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||25 November 2009
Indonesia steel pipe industry expected to lose $256m in 2009
The steel pipe industry in Indonesia may suffer losses of up to US$256 million by the end of this year as its total sales may plunge by 40 percent from last year, the Indonesia Iron and Steel Industry Association (IISIA) was quoted by the Jakarta Post as saying.
IISIA head of steel pipe cluster Untung Yusuf said Monday as many as 14 pipe steel manufacturers had reduced production capacity by between 35 percent and 40 percent since early this year and might continue doing so until the year’s end.
The industry produced around 400,000 tons of steel pipes last year, he said.
“This year, steel pipe production may be cut by up to 40 percent, or by around 160,000 tons, of the amount realised last year,” he said.
The drop in production, Untung said, was a result of the global economic downturn, which has weakened global demand, including for domestic infrastructure, oil and gas piping and construction work.
He said global steel pipe prices averaged $1,600 a ton last year, while refusing to disclose this year’s prices as they were “confidential” fearing market volatility. If steel pipes sold for $1,600 a ton this year, the industry could lose $256 million this year due to a production drop of 160,000 tons.
In addition to shrinking demand, which has resulted in a drop in production, the industry is also facing underpriced Chinese steel pipes flooding the domestic market, according to Untung.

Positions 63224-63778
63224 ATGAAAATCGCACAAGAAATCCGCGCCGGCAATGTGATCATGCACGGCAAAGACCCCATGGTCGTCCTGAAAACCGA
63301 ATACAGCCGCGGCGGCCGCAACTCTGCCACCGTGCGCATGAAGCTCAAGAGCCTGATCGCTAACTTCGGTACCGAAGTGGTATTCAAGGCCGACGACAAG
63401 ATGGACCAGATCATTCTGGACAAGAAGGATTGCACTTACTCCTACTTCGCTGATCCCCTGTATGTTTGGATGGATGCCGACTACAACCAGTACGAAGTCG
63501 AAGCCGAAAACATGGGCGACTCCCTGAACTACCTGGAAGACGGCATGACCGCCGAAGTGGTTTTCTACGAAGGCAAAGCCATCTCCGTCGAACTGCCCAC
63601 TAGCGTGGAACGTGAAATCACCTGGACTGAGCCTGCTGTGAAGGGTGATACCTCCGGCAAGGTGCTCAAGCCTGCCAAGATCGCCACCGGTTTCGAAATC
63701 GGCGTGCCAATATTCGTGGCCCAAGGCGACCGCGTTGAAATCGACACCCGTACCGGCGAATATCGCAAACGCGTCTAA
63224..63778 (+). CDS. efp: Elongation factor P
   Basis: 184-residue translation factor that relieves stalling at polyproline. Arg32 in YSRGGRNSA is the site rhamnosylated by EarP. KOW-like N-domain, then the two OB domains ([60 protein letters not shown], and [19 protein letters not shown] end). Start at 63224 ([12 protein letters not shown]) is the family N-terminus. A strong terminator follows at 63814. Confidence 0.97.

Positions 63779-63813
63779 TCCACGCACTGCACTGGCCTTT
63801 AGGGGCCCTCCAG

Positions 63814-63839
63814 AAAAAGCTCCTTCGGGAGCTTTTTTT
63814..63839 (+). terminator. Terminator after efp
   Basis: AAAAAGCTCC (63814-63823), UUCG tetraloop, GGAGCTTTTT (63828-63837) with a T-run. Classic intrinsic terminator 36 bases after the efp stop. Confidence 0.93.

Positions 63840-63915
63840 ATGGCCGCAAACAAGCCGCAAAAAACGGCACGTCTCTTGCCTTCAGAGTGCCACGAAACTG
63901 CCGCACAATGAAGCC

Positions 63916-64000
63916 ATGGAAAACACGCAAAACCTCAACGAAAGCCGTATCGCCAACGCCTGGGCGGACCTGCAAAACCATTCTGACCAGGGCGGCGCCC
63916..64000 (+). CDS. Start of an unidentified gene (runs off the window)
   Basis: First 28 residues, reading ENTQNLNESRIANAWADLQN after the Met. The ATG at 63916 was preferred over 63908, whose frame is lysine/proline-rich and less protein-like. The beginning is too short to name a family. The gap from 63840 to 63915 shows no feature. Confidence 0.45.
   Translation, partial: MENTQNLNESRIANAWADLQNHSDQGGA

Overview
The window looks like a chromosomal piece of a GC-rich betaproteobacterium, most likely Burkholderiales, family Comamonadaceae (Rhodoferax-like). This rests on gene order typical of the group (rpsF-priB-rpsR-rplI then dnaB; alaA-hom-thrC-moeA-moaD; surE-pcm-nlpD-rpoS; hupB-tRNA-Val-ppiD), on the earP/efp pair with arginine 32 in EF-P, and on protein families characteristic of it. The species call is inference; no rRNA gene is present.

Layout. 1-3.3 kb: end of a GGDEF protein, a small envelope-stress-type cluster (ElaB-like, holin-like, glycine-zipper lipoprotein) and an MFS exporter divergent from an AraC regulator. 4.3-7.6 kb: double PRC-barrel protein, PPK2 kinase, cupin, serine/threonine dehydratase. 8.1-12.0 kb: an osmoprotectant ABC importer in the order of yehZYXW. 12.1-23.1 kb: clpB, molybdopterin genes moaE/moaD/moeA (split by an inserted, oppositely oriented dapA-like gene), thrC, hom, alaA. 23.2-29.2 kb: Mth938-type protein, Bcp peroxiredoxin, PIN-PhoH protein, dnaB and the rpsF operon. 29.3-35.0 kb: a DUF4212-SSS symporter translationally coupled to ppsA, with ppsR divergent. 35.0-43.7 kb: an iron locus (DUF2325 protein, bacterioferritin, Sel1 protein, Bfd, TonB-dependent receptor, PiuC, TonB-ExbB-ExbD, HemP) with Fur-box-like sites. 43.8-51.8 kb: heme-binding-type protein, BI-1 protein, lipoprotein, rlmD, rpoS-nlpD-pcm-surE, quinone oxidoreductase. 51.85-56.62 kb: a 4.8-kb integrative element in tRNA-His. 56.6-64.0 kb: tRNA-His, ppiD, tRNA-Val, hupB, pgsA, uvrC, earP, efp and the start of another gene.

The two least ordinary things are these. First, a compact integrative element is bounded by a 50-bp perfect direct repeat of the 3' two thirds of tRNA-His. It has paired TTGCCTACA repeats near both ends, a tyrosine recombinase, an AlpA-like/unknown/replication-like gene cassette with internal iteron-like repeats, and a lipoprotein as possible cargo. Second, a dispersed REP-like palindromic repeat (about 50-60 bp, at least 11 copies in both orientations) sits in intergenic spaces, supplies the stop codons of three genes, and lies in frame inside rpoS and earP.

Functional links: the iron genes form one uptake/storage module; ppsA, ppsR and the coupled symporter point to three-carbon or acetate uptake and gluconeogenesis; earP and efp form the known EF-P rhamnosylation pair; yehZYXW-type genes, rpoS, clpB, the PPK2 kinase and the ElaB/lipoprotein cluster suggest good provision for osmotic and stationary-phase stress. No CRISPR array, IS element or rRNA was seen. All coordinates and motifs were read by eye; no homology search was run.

He said Chinese steel pipes were priced “almost the same as prices of HRC (hot-rolled coil) produced by state steelmaker PT Krakatau Steel”. He, again, refused to disclose prices of HRC -- the raw material of steel pipe production.
According to IISIA data, HRC sold for between $1,200 and $1,250 a ton last year. Global HRC prices stood at $630 a ton in August, $585 a ton in September and $540 a ton in October this year, according to www.mesteel.com.
“In efficiency terms, the value of domestic steel pipes is equal to Chinese [steel pipes],” said Untung. “But the Chinese government provides [their steelmakers] with tax incentives. [That’s why] their steel pipes can enter [Indonesia] at cheaper prices.”
He, however, refused to disclose prices of Chinese steel pipes entering the Indonesian market.
According to the Central Statistics Agency (BPS), imports of iron and steel declined from $6.64 billion in the January-September period last year to $2.73 billion in the corresponding period this year.
Imports of iron and steel products stood at $2.09 billion in the first nine months this year, down from $2.4 billion booked in the same period last year, the BPS data says.
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